Instead hybrids have standard loft angles so you may want to consider adding a couple hybrids to the bag with different loft angles to cover different distance gaps between your driver and your irons.
However, recent club designs are starting to add adjustability to hybrids by adding adjustable weights that can be swapped out to manipulate the center of gravity and launch angle of your golf shots. Expect adjustable hosel golf clubs to cost more than the standard set lie clubs.
The clubhead of a hybrid is usually less volume (measured in CC’s) and less in overall size compared with a fairway wood but still features a rounded head shape like a wood.
The face on a hybrid is flat like an iron making it easier to hit the ball squarely. But it’s also a harder face like a wood which can help produce longer potential golf shots, even for slower golf swings.
The most noticeable feature on a hybrid is that its sole is much wider as compared to a skinny bladed iron. It’s about as wide as the sole of a fairway wood. This helps beginners make better contact and adds confidence because it feels like you’re playing a wood but you still get the loft of an iron.
So what is the sole? The sole is the underneath side of the club head.
If you picture the bottom of an iron, the width after the club face is only another inch or two making it a skinny club head in terms of width. But if you look at the bottom of a fairway wood or hybrid, there is lots of extra clubhead that extends after the face and it rounds out in shape like a driver.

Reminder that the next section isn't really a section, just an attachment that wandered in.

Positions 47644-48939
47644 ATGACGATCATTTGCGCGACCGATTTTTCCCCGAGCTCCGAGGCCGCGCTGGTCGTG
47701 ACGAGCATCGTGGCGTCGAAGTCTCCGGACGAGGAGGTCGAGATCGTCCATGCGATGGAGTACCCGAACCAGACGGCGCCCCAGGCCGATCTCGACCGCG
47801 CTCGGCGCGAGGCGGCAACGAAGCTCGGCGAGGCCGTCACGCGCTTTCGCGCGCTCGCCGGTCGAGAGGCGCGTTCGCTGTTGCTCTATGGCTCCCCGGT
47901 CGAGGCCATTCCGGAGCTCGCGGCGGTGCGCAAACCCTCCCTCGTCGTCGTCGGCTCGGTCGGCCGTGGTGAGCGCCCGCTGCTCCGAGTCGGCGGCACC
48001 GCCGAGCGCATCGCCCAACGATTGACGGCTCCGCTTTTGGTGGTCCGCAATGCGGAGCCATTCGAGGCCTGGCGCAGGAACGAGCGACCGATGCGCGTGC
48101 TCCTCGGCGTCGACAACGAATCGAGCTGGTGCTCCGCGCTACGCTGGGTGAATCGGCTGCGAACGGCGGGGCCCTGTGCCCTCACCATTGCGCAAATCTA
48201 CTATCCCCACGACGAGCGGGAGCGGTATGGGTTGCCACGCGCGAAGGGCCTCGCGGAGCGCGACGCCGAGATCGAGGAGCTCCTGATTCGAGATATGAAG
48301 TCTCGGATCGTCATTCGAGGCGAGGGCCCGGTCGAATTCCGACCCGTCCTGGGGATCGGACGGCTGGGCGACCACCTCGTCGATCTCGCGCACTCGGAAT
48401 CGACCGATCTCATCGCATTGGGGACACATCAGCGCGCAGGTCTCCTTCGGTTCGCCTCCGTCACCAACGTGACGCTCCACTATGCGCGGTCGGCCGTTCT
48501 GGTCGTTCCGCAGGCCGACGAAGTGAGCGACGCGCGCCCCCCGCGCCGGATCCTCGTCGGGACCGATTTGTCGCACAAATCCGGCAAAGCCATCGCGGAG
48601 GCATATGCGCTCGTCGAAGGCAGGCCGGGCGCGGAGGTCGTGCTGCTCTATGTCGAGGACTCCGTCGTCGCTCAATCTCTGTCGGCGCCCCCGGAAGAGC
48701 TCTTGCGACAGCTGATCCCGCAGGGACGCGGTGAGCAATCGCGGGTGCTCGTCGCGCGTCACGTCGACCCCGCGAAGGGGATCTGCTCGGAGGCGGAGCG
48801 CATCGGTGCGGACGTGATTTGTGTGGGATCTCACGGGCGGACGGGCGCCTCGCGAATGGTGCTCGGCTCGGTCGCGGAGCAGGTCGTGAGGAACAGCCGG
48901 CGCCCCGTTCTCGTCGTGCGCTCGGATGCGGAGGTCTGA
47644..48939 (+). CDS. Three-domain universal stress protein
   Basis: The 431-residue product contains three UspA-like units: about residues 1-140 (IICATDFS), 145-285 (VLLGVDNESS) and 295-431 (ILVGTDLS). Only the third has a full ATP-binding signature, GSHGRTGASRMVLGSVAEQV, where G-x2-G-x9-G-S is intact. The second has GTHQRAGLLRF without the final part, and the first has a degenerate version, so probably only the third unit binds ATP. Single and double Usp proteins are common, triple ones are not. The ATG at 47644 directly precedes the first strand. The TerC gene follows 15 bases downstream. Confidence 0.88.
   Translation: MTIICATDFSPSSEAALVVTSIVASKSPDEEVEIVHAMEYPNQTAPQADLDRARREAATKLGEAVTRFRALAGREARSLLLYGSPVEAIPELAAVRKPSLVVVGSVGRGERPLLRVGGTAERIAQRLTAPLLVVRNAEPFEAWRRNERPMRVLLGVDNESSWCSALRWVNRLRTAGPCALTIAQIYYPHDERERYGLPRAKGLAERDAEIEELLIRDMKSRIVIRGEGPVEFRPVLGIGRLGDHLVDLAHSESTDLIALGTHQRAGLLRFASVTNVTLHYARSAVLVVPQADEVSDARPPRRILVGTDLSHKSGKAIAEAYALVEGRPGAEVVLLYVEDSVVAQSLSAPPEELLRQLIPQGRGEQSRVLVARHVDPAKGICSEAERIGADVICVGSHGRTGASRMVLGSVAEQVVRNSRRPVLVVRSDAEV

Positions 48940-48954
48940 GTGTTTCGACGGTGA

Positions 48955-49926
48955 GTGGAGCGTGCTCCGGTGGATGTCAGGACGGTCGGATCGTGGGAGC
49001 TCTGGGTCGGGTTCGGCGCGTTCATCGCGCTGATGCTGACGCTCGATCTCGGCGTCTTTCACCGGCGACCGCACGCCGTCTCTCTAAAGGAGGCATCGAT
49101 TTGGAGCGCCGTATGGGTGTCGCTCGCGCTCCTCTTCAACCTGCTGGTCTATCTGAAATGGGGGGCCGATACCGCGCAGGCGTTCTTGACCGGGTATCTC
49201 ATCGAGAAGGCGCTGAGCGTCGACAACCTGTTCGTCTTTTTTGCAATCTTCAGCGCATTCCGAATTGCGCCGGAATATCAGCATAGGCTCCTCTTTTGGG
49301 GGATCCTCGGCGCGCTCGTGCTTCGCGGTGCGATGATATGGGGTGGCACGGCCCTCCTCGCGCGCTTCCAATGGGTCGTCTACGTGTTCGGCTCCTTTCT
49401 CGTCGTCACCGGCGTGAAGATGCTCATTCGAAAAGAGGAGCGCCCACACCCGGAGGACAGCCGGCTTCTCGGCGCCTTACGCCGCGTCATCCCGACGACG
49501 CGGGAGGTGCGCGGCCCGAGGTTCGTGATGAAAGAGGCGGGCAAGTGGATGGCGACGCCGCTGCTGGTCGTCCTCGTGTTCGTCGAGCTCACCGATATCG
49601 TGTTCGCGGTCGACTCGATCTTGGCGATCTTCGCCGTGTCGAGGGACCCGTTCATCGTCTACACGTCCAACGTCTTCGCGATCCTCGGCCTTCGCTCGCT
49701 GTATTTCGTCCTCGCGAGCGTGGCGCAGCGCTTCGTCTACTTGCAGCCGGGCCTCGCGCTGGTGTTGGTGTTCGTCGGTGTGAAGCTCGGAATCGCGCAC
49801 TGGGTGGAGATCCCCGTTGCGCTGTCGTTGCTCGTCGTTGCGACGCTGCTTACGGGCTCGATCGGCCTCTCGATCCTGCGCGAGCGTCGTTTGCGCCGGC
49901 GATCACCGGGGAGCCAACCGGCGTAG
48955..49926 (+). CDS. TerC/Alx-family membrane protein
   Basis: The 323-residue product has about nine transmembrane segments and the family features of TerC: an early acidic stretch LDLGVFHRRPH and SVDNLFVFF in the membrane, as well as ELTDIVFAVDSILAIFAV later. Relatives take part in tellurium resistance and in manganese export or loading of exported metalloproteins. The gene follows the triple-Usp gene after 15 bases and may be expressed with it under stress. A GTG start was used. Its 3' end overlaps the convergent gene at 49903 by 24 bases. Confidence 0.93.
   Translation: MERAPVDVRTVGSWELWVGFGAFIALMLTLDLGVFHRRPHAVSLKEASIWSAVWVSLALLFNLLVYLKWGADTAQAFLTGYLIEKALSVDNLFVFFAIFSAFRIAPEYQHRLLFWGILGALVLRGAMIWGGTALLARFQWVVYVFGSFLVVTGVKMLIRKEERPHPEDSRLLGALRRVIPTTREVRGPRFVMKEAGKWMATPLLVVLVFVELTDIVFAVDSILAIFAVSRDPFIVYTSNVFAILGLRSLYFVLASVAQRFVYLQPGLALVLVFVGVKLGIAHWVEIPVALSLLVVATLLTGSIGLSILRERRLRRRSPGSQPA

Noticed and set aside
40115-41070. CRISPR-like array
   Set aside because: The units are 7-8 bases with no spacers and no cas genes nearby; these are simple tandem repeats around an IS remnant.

Center of Gravity
If you’ve ever wondered why a hybrid seems to launch the ball with higher ball flight trajectory compared to a fairway wood or iron from the rough and fairway lies, it’s due to the center of gravity placement in the club head.
In a hybrid the center of gravity is lower towards the bottom of the club and back deeper in the clubhead. This gives them that higher, softer flight and also helps them be more forgiving to keep shots from curving off line as severe.
What is the best hybrid club for a beginner?
The TaylorMade M2 hybrid is still one of the most popular golf
hybrids for beginners despite TaylorMade releasing new series of clubs like the M4 and the M6. It’s also very affordable compared to the newest hybrids on the market.
A feature you may enjoy about the M2 Hybrid is its versatility for hitting out of deep rough.
The face is designed similar to an iron with slanted face for giving the golf ball higher trajectory as compared to a wood which tends to have a flat face resulting in low ball flight.
The 3 hybrid starts at 19 degrees loft and the 4 hybrid at 22 degrees loft. TaylorMade is known as one of the best wood/driver/hybrid manufacturers so you’re getting a quality golf club at a great price.
What degree hybrid replaces a 4 iron?